The History of Funeral Food


Food during funerals has a long and rich history. Funeral feasts were part of both ancient Egyptian and Roman funeral traditions. Archaeologists recently discovered evidence of what they believe to be the world’s oldest funeral feast, which dates back 12,000 years ago.

The living still have to eat even when a loved one’s death can make their world stop. Having food and giving the gift of food is a fundamental connection humans share. It’s a way to express sympathy for the person making the meal, especially in today’s busy world where a lot of us don’t even make our own home-cooked meals anymore. For the receiver, it’s one less thing to worry about.

Food as a way of saying “I’m sorry for your loss” is common across cultures and religions and has been for thousands of years.

  • In colonial America, especially amongst the German and British colonists, as people walked from the church to the grave they ate a molasses cookie or funeral biscuit and drank an alcoholic beverage of some type. This was a form of communion. These cookies were much like modern-day cookies in size and shape and featured a stamp of a cross, heart, death’s head, or cherub on their tops.
  • In the Victorian Age in Britain, funeral biscuits became big business. Local bakeries would run advertisements, promising cookies in a hurry when a sudden death occurred. These cookies were often ornately wrapped with printed Bible verses. Like church holy cards, these cookie wrappings served as keepsakes to remember the dead. Death notices evolved out of these early cookie wrappings and began to be sent around to friends and families as notices and as comfort food.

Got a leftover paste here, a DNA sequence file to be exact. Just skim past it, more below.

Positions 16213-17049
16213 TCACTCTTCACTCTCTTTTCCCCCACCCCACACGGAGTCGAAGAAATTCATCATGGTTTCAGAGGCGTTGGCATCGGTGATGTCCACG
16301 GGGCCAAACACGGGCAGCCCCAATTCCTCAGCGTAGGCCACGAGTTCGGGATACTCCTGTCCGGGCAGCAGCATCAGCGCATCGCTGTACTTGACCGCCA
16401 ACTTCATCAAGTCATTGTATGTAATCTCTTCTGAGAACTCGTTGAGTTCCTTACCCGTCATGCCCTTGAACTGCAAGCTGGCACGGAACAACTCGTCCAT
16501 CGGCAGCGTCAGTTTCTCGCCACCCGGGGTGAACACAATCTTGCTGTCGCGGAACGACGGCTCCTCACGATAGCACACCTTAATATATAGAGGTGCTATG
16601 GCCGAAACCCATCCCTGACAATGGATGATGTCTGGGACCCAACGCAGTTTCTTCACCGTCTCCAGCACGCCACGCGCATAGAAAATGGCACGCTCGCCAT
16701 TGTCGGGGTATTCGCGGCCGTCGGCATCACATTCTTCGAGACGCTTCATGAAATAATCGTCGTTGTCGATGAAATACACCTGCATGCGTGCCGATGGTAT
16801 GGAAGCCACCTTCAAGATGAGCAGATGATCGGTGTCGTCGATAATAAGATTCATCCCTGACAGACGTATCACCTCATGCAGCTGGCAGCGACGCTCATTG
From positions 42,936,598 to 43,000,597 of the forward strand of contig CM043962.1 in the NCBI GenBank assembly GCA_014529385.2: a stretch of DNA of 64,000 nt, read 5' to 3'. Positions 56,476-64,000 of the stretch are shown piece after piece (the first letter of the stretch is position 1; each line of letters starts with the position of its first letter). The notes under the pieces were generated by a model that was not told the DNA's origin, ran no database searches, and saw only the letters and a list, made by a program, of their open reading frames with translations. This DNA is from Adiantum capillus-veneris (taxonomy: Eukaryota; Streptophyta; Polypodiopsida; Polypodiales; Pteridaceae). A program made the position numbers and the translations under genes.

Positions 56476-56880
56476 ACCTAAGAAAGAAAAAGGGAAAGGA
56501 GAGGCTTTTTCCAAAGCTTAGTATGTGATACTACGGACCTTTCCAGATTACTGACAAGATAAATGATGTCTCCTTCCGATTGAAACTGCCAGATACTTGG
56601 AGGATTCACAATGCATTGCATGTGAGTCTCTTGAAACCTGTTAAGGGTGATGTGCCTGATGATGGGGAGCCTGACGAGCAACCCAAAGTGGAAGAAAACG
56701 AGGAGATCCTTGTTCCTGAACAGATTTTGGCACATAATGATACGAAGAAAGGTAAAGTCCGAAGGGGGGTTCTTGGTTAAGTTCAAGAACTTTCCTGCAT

• In the Hindu faith, baskets of fruit or vegetables are commonly given to families.
  • Jambalaya is the food of choice at funerals in New Orleans.
  • The Amish bring a raisin-filled funeral pie.
  • In the American South, classic feel-good comfort foods like fried chicken and macaroni and cheese are common.
  • In Sweden, Funeral Glogg is used to toast the departed.
  • The Midwest is famous for classic funeral hot dishes and casseroles.
  • Utah and Idaho have their signature dish: Funeral potatoes. Funeral potatoes are a popular dish for all kinds of events, but they got their start as a common side dish at Mormon after-funeral dinners.


  • Classics. Meat and potatoes, spaghetti and meatballs, macaroni and cheese, and pizza are all foods most people like. You’ll want to be aware of any dietary restrictions of the grieving family and keep the food mildly-flavored to satisfy all paletes.
  • Make it disposable. Grieving families don’t have the time or energy to do dishes. Include paper plates and cups and plastic silverware to make clean up easy.
  • Drop off commonly-used groceries. If you don’t want to cook, can’t cook, or don’t have the time to cook, dropping off necessary groceries is another great way to help the grieving. Milk, eggs, bread, and chocolate are great food choices to consider.
    Make it microwaveable. Easy to reheat food will be most appreciated by the grieving family, so the family can eat when they are hungry.

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Dolan Funeral Home serves greater Lowell and southern New Hampshire, including Chelmsford, N. Chelmsford, Tyngsboro, Westford, Dunstable, Dracut, Lowell, MA, Nashua, Windham, Hudson, NH.

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